Former lab tech pleads not guilty to drug charge

April 5, 2010 5:51:02 PM PDT
Deborah Madden, the retired lab technician who authorities say is the key figure in the San Francisco crime lab scandal, pleaded not guilty Monday in South San Francisco Superior Court to one count of cocaine possession.

The San Mateo District Attorney's Office filed the charge after police searched Madden's Peninsula home early last month and found a small amount of the drug.

Madden's attorney says she should not be blamed for the problems at the San Francisco crime lab.

"My client has nothing to do with the problems that have historically existed at the crime lab and still exist. The crime lab has been shut down and that's not because of my client," Madden's attorney Paul De Meester said.

The 60-year-old veteran criminalist left the courthouse after posting bail of $10,000. She retired early last month, just before Police Chief George Gascon shut down the drug lab after investigators said she had stolen cocaine evidence late last year.

That investigation continues and no charges have been filed in that case. Since then, the district attorney's office has dropped about 500 drug cases where evidence may have been compromised.

Coincidentally, while Madden was in court, prosecutors dropped about a dozen more cases on Monday morning at San Francisco's Hall of Justice.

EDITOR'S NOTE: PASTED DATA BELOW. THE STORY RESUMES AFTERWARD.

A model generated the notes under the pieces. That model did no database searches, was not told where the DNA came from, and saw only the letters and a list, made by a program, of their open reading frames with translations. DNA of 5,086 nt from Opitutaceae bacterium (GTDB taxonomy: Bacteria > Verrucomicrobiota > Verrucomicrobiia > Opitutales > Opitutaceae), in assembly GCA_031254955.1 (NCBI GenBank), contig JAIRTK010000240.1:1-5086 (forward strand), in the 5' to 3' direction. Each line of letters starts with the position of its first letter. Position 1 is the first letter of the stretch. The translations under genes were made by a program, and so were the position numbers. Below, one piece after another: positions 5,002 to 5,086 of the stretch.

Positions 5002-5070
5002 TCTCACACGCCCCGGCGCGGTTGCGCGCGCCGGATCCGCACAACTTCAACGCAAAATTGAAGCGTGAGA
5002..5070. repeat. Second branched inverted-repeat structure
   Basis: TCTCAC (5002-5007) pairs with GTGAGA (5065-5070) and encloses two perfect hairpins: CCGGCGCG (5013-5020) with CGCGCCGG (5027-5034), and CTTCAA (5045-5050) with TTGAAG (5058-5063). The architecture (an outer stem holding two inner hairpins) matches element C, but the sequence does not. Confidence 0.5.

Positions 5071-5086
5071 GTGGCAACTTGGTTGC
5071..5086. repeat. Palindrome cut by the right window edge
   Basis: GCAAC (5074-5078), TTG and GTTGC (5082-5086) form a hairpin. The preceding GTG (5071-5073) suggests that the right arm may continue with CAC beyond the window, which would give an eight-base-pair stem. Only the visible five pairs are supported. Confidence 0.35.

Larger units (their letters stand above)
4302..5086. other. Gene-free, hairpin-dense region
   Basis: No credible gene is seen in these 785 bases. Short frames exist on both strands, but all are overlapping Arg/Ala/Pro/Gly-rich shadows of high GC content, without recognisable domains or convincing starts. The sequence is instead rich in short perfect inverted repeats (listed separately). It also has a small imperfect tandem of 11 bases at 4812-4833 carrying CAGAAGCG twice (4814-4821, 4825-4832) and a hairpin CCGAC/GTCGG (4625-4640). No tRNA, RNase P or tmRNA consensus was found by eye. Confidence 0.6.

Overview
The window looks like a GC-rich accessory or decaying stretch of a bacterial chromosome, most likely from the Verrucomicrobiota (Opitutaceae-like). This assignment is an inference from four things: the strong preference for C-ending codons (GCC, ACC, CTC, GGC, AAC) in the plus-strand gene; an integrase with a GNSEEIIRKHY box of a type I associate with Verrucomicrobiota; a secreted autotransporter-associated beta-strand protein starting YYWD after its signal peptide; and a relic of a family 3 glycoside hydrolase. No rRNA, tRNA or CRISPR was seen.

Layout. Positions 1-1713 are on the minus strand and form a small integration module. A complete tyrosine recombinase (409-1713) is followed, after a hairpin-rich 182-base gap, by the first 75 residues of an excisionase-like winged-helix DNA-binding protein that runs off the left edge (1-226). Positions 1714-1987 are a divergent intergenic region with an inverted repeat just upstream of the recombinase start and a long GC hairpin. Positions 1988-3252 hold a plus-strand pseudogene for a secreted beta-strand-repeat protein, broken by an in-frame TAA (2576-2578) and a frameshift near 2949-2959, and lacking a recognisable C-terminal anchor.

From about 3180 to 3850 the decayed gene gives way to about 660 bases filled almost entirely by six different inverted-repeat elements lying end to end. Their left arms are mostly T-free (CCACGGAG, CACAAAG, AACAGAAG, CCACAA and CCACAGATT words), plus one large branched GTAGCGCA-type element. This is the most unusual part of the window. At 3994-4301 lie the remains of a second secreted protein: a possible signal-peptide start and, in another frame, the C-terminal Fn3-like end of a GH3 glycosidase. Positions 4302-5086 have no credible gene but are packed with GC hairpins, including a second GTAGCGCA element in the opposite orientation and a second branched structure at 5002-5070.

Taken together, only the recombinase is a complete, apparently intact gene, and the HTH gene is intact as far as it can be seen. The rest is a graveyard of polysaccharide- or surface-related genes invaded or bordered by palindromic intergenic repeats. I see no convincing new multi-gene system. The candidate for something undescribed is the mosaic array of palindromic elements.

But district attorney spokesman Brian Buckelew says his office has now identified a large number of cases they can salvage.

"For instance, the defendant has a number of priors for the same activity. Those priors can come into evidence. You're talking about cases with confessions," he said.

Add a new wrinkle to all this -- police have discovered a large army of feral cats living near the lab around a property room where old evidence is stored. There is concern they may be feasting on some of that evidence.

"The latest story about these feral cats being in there, I mean what's going to be next? You're going to have a circus marching out of there," Jeff Adachi said.

Police officials say they're removing the cats in a humane way with the assistance of the city's Animal Care and Control agency.

The district attorney's office told ABC7, there is now a backlog of about 400 fresh cases which have never had their drug evidence tested and they can only get 15 cases tested in a day in those outside labs

In the meantime, that backlog keeps growing.


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